‘Unless someone like you cares a whole awful lot, nothing is going to get better. It’s not!’– Dr Suess.
‘Culture turns the other into us, and it does this through trust, imagination and empathy.’ – Cellist, Yo Yo Ma.
Culture is all about the invisible as well as the visible. The unsaid as well as the said, the action as well as the thought.
‘Leaders throw long shadows!’-Morgan, D. (2019).
Sometimes the most obvious statements are timely reminders. Working at this School makes us all leaders in some way—leaders in core educational values and deeply interrogated thought—our articulation of a 21st century concept of a broad-based liberal education!
‘… the future is always contingent upon our cooperation, choices, and actions.’ – Buber, M. (1949). Prophetic Faith.
‘Feminine power is deeply relational and symbolic—and thus transformative—in ways that many men cannot control or even understand.’- Rohr. R (2019). The Universal Christ. Convergent Books.
Not everything fits into a gendered binary. I do sometimes wonder if more qualities of the feminine were allowed to seep fully into public discourse our world might be a better place.
‘Own the jungle!’- British General, Sir Walter Walker.
There are many possible applications for this week’s Pedagogy Quote of the Week. Some might say that ‘grit’ is counter-insurgency of the mind.
As assessment commences we are reminded of the following words:
‘Don’t worry, be happy!’- Bobby McFerrin.
‘You’re not stuck in traffic, you are traffic!’- Slavin, K. (2016). Design as Participation.
Slavin’s words prompt us to think, what can we do, from a personal practice sense, during an era of amazing educational complexity to limit congestion?
‘Fairy tales are more than true—not because they tell us that dragons exist, but because they tell us that dragons can be beaten!’- paraphrased quote by author, GK Chesterton.
‘A ship is safe in habour, but that is not what ships are built for.’- Theologian, William Shed.
From listening comes knowledge
From knowledge comes understanding
From understanding comes wisdom
From wisdom comes well-being.
-Kerr, J. (2013). Legacy: What the All Blacks Can Teach Us About the Business of Life, Hachette Australia.
‘Feminism is not about women …. It’s about changing what is valued!’ -Cox, E. (2019). Late Night Live: Phillip Adams.
‘Don’t confuse pessimism with profundity: problems are inevitable, but problems are solvable, and diagnosing every setback as a symptom of a sick society is a cheap grab for gravitas (pg 452).’ -Pinker, S. (2018), Enlightenment Now, Penguin Random House.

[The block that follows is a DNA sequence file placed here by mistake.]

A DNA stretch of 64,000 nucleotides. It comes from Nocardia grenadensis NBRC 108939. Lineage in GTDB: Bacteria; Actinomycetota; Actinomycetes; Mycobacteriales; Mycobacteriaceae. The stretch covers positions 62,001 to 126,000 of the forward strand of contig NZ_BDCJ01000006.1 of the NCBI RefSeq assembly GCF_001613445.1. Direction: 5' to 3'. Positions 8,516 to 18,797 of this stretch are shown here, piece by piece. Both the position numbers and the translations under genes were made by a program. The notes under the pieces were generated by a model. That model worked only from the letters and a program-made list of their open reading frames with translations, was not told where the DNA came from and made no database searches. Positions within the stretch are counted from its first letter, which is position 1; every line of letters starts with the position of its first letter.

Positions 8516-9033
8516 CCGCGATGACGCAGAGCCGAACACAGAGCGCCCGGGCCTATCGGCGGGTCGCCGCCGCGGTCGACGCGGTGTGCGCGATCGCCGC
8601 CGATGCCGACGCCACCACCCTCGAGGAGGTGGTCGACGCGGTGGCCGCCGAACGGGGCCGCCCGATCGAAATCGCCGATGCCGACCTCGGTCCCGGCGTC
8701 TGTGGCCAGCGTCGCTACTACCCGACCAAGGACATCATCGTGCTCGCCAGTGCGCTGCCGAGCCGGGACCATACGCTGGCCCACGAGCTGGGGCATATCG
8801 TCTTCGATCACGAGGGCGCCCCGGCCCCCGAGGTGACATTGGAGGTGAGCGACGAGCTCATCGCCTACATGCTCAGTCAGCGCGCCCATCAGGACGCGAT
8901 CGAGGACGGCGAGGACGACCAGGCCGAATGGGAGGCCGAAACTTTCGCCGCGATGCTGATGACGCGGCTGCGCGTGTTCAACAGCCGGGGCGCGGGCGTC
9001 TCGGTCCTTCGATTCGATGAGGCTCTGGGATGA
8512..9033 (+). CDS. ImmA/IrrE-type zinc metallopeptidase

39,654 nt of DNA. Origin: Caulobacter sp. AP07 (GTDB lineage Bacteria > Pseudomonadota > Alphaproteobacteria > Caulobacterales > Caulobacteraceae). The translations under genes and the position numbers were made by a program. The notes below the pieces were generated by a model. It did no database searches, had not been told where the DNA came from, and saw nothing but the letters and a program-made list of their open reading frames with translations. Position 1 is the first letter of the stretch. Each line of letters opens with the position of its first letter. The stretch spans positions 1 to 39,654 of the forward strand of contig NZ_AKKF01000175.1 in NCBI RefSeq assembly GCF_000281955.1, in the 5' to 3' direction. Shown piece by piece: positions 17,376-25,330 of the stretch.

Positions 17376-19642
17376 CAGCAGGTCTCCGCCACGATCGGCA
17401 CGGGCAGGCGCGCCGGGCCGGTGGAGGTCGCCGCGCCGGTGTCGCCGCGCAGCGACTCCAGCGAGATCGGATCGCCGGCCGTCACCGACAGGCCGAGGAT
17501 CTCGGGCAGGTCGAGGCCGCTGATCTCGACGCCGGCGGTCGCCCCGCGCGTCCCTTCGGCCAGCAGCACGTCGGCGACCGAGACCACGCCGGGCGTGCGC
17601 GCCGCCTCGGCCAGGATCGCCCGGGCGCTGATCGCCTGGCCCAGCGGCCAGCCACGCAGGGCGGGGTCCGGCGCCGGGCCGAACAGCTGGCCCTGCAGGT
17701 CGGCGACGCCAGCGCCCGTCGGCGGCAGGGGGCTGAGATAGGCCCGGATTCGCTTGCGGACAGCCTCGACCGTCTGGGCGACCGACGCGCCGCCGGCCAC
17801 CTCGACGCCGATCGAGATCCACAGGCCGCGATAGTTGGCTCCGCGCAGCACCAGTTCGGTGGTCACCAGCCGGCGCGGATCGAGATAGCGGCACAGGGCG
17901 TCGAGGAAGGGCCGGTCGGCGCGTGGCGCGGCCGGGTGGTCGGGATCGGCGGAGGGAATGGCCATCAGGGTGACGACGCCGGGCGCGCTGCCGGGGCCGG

‘The ultimate source of a happy life is warm-heartedness.’-Dali Lama.
As we approach the Christian festival of Easter, a time in which re-birth, hope and renewal are celebrated, remembering the wellspring of humanity that can emanate from warm-heartedness is very appropriate.
The events in Christchurch, the aftermath and the leadership of Jacinda Ardern has resonated with all people of goodwill over the last week. The poetry of George Herbert has provided food for thought over the last few days. He wrote a series of poems in 1633 called The Temple: Sacred Poems. They were set to music by the English Composer Ralph Vaughan Williams under a collection entitled Five Mystical Songs. The fifth of these songs, Antiphon, starts with the words:
‘Let all the world in every corner sing!’
Let our world sing with peace—peace in heart, mind and soul! May something good come out of the horror that has been so confronting. Here’s to the genuine and inspirational leadership that the world has been witnessing in recent days.
‘Looking up not only lets our brains improvise and play, but it improves our capacity to maintain a focused state of mind—with less effort—so we actually get better at thinking.’
-Kerr, F. & Maze, L. (2019), The Art and Science of Looking Up.
‘The whole struggle of life is to some extent a struggle about how slowly or how quickly to do each thing.’
-Nadolyn, S. (1996). The Discovery of Slowness. Penguin Books.
‘I am because we are!’ -African proverb
This quote is a wonderful way of thinking about connection and caring—the fundamental essences of schools as agents of community.
‘….education—as a societal good—is both a means to participating in public , and a means of creating ‘the public.’-Robertson, S. (2018). Recovering the Political in the Idea of Education as a Public Good—and Why it Matters.
‘We must be guardians of a space that allows students to breathe and be curious and explore the world and be who they are without suffocation.’ -Brown, B. (2018). Daring to Lead. Penguin Books Limited.
‘Expedience asks the question, ‘‘Is it politic?’’ Vanity asks the question, ‘‘Is it popular?’’ But, conscience asks the question, ‘‘Is it right?’’’-Dr Martin Luther King.
‘Kind words are a creative force, building relations and securing foundations for growth.’ -Lovasik,L. (1962)., The Hidden Power of Kindness.
‘Learning is more than the acquisition of the ability to think; it is the acquisition of many specialised abilities for thinking about a variety of things.’ -Lev Vygotsky, Psychologist (1978).